Thursday, October 18, 2012

National Debt and the Mythical Creditor Nation

            National debt is a staple of global society in the current age of economic and political interconnectivity.  The conventional wisdom holds that acquiring debt is fairly cheap, leading nations to essentially sell their debt to other nations.  Virtually every single nation on the planet has a national debt, whether it be America’s nearly twelve trillion dollars or Poland’s three hundred eighty billion dollar debt.  Even China, much maligned as it is today as “owning America’s future” has a large national debt, most of which in fact is owed to the United States, after the Chinese government defaulted on a loan provided them in 1990.  In this entry, I would like to argue that, theoretically, a nation would be much better off without debt.

            Tracing back the origins of national debt in the United States takes one back to, unsurprisingly, President Washington.  Washington named New Yorker Alexander Hamilton as the first Treasury Secretary, although most people regrettably know him only from adorning the ten dollar bill.  As the founder of the Federalist Party, Hamilton sought economic policies to shift the balance of power from the states, which were supreme under the Articles of Confederation, to the federal government.  While he achieved this through a handful of different measures, the only one I will discuss currently is the assumption of state debt. 
            During the Revolutionary War the Continental Congress pumped out “Continentals,” backed by nothing but promises.  Congress and the states could not agree on a monetary policy, leading to fourteen different policies in the rebelling nation.  The Continentals depreciated rapidly until they were utterly worthless.  Due in part to this general meaningless of the currency, the states accumulated large debts from private citizens as well as France and, to a much lesser extent, Spain. 
            In a savvy political move, detested by Democratic-Republicans Thomas Jefferson and James Madison, Hamilton had the federal government absorb the states of their debts, creating one large national debt.  Little more than a year into the new United States of America, the fissure between state-righters and national-righters began to widen.  Jefferson and Madison, both from Virginia, which had nearly paid off its debt, did not believe that the Constitution gave the federal government the authority to implement such a policy.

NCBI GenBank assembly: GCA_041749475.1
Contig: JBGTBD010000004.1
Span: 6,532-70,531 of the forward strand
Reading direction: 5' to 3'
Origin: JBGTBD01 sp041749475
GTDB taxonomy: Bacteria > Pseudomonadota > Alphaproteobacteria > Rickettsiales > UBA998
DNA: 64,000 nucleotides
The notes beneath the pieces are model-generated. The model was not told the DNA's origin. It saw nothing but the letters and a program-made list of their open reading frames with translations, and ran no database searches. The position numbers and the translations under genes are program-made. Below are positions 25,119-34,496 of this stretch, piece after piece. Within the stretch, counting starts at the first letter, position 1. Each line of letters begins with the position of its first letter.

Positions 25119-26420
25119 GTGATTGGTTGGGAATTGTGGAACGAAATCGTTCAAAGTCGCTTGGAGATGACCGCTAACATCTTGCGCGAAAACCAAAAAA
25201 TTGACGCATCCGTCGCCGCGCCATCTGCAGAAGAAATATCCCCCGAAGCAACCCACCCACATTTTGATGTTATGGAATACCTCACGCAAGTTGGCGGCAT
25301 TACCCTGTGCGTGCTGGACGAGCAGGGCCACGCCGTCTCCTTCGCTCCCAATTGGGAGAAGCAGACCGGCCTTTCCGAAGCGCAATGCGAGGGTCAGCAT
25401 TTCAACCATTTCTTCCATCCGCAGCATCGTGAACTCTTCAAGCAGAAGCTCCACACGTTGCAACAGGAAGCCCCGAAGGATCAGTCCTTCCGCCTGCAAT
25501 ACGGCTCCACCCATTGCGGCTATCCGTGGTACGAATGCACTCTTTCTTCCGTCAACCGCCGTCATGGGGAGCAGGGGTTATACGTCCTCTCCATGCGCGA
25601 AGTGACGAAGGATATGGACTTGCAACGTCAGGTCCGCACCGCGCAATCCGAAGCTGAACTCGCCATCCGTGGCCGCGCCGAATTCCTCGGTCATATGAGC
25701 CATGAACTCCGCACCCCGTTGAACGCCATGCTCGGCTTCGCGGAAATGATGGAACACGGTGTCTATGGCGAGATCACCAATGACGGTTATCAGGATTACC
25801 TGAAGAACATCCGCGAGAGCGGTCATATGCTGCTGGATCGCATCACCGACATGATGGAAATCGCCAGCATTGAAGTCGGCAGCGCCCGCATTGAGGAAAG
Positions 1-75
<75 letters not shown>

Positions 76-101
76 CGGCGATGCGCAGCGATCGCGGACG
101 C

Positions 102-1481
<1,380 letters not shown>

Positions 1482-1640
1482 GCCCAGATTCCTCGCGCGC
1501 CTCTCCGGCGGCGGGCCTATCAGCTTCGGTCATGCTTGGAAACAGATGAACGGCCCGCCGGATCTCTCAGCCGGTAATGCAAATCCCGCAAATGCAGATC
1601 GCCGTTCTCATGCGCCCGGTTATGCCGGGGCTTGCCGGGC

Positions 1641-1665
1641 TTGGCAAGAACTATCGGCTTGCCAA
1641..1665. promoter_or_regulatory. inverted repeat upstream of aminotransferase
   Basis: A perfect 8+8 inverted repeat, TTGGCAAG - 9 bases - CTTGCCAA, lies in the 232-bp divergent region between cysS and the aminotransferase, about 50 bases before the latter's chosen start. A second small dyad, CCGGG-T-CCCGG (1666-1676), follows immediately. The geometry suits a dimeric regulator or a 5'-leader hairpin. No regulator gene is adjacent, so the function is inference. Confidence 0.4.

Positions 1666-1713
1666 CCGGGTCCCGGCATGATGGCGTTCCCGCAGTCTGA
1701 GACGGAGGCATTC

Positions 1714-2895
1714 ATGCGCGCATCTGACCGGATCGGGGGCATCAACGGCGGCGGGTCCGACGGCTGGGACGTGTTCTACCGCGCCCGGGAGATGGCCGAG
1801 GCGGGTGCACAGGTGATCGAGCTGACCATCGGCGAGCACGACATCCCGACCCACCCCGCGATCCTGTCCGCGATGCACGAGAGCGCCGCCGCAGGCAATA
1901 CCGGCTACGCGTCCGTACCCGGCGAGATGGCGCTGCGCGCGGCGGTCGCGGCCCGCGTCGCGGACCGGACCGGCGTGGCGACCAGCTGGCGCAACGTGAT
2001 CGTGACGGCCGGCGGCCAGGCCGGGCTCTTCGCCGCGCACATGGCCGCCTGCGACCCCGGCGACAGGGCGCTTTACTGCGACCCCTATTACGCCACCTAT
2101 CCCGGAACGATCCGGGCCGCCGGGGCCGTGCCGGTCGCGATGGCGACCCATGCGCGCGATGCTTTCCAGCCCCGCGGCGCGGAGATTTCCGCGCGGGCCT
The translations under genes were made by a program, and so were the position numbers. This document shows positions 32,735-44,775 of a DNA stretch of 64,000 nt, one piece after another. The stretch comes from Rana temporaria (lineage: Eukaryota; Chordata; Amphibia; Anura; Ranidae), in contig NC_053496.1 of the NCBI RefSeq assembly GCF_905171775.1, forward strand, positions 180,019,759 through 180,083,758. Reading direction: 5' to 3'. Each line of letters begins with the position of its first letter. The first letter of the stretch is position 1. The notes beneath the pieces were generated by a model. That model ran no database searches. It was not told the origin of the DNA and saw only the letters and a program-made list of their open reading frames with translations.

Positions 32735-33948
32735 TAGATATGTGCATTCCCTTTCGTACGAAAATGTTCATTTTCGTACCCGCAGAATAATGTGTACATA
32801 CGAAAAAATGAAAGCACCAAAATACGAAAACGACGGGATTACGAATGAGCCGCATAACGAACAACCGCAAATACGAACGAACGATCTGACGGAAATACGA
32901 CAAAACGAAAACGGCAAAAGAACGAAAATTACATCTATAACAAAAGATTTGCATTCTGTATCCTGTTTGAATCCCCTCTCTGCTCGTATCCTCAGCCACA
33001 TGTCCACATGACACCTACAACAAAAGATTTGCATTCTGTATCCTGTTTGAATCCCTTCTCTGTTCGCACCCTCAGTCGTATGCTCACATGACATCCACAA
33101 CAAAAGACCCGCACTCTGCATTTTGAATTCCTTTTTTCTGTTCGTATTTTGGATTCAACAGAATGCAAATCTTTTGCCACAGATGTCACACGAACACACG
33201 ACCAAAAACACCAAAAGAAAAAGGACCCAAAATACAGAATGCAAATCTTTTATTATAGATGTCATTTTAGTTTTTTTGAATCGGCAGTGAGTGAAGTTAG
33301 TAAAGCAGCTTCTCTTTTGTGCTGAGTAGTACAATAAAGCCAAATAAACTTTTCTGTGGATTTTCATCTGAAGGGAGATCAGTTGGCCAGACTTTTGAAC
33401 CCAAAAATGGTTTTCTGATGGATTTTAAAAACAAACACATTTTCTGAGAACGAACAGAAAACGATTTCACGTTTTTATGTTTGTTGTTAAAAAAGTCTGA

This action had multiple purposes.  For one, it shifted power from the states to the federal government, as the Federalists were wont to do.  Additionally, those citizens who owned some of the government’s debt now had a stake in preserving the national government, as opposed to simply whichever state was indebted to him.  The purpose I am focusing on, however, is that of ensuring foreign states which owned debt in the United States had a financial stake, just like the private citizens, in the continued survival of the nation.   
            The rational is fairly straight forward.  If a nation which owes one debt collapses, that debt becomes impossible to collect.  Even more obvious is that it prevents the creditor nation from attacking the debtor nation, as this would cost even more money, as well as likely collapse the economic system of the debtor, again making the debt all but impossible to collect. 
            Ever since Hamilton instituted the policy, known as the Report on Public Credit, the United States has continuously held a debt, save for 1835, when the government paid off all loans entirely, only to accumulate more debt the following year.  This is not to say that the debt has always existed due to continuous deficit spending (spending more money than the government brings in via revenue); in fact, in the years between the War of 1812 and the outbreak of the Civil War in 1861, the government ran an annual surplus over twenty times.  The government simply spent the money elsewhere as opposed to paying down the debt.